In the old days, getting ready to go out for the evening was a long, luxurious and Byzantine process. During The Dating Years, I would commonly begin preparations at 5:00 for a 7:00 date, earnestly believing that I could achieve a kind of careless perfection only by spending hours on a somewhat tortured redux of my actual self. I generally started with a triple shot of espresso and the removal of existing finger and toenail polish, followed by a soaking bath with exotic unguents to make me not only silky, but irresistable to touch. (Had asses’ milk been available at CVS, I would have been all over it. Well, in it). During the bath I pumiced, plucked, and pushed back my cuticles while speculating on the enchantment ahead, imagining myself flirting, batting my eyelashes and generally behaving in ways that rarely blossomed into actual performance. After the bath came a shower, in which I shaved, shampooed and deep conditioned; this was followed by drying off, massaging various moisturizers on various “problem areas,” and a facial masque which tightened and imparted a preternatural glow. I also painted my toenails an appropriate, seasonal color, even if they were going to be hidden under black opaque tights (control top) and 3-inch black suede pumps.
After de-masquing, I dried and styled my hair using approximately 5 kinds of “product,” spent at least half an hour applying makeup calculated to make me look as if I had giant eyes, hollow cheeks and a kissable mouth (in place of my actual moon of a face), re-styled my hair, got dressed, re-styled my hair, sprayed on perfume, and painted my fingernails. There was even a sound track for this ritual, including “(You Make Me Feel) Like A Natural Woman” and “Jump (For My Love).” (There is really nothing like songs with parentheses in their titles to complete the mental transformation from mousey to magnificent). At the end of all that, I was one smooth, revitalized, polished and pouffed creature. I should probably mention, for the sake of historical accuracy, that the date rarely lived up to this level of preparation, and in a few, sad cases, didn’t last as long.
Last night I got ready to go out for an evening of decorating gingerbread houses at the home of a friend. After dinner, in the 10 minutes I had given myself to look less like an extra from “Dirty Jobs,” I reflected on the fact that The Mom Years version of getting ready was a far cry from the elaborate schtick of my youth. There was no bath; my current bathtub is something called a “half bath,” which means that it was designed to be used only by children, Little People or those who actually like having cold, dry knees. There was not even a shower, since I had taken one earlier in the day and was carefully monitoring household water consumption. There’s also the fact that the path to crone-hood includes something called Dry Winter Skin which is, sadly, worsened by the glory that is a long, hot shower.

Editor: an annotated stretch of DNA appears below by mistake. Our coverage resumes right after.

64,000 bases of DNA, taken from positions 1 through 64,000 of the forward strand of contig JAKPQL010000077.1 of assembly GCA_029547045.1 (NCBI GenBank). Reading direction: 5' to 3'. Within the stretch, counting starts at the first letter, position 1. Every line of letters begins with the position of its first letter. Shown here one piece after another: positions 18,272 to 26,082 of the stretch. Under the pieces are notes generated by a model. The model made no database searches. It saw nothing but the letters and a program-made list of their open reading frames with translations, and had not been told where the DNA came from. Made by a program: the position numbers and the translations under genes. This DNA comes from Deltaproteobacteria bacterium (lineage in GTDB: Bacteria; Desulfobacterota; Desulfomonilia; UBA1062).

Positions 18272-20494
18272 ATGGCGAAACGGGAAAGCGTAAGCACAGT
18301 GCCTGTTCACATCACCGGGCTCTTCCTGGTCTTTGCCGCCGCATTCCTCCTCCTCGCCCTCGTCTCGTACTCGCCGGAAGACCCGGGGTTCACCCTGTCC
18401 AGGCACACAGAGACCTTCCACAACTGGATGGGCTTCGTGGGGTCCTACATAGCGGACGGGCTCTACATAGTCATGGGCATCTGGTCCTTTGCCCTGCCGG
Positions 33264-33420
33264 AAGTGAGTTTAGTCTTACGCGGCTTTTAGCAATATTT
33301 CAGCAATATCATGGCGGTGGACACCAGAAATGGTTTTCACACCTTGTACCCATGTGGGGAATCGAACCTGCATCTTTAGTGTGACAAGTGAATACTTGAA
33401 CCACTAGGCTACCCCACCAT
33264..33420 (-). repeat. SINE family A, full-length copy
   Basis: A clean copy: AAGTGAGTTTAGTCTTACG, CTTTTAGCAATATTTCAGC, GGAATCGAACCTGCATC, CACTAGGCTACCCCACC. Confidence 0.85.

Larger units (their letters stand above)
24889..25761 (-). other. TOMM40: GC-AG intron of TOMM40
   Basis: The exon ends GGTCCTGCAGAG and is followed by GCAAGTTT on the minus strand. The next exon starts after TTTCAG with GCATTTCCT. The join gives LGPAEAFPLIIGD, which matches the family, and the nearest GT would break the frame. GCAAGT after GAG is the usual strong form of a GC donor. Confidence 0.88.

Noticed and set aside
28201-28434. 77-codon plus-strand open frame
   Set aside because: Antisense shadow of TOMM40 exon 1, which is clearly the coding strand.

In lieu of actually getting cleaner, I changed from a sweatshirt and sweat pants into jeans and a black sweater which seems to hide my puffy midriff. I decided to put on socks in case it was a “shoes off” kind of house. (Which it was). Unfortunately, the ragg wool socks I pulled from my drawer were child-sized specimens that had belonged to Sam, so the heel was actually hovering somewhere around my instep. Looking in the mirror, I noticed that my bra had a significant hole in it, which caused me to look rather as if I had a tiny animal curled up under my sweater. Maybe it looked more like a small yurt built on a mountain range, seen from an aerial perspective? At any rate, I took it off, threw it away and replaced it, making a mental note that I really had to stop putting bras in the dryer. I fluffed up my hair because I had fallen asleep on the couch earlier, and there was a peculiar dent on the left side of my crown. I noticed a snag in one of my short, unpainted fingernails, wondered if I still had an emery board somewhere, and got distracted by the animal hair on my sweater. I found the lint roller and removed it, denuding a sizable amount of cashmere in the process. I brushed my teeth, put on my winter boots and called it good.
Despite looking entirely like myself (I don’t think anyone was really fooled by my midriff-concealment tactics) and having wads of wool bunching up at mid-foot, I had an absolutely wonderful time. I had more fun than I ever had on a date (except the dates with my husband, which were worth the effort), made new friends, and possibly looked better because I forgot to think about what I looked like. When I got home, I noticed that I had collected quite a bit of dried icing and sugar in the generous cowl neck of my sweater. Twenty years ago, the discovery of a single baguette crumb in that location after an evening out would have caused paroxysms of panic, self-recrimination and attempts to figure out exactly how long it had been there, whether he had noticed it (of course he had) and whether he thought I was a slob and a pig (of course he did). Reveling in the gifts that come with being old and married, I threw the sweater in the dry cleaning pile and smiled at the thought that I might have looked rather as if it had been snowing on my sweater. Good thing the yurt was safely relocated to a more temperate climate.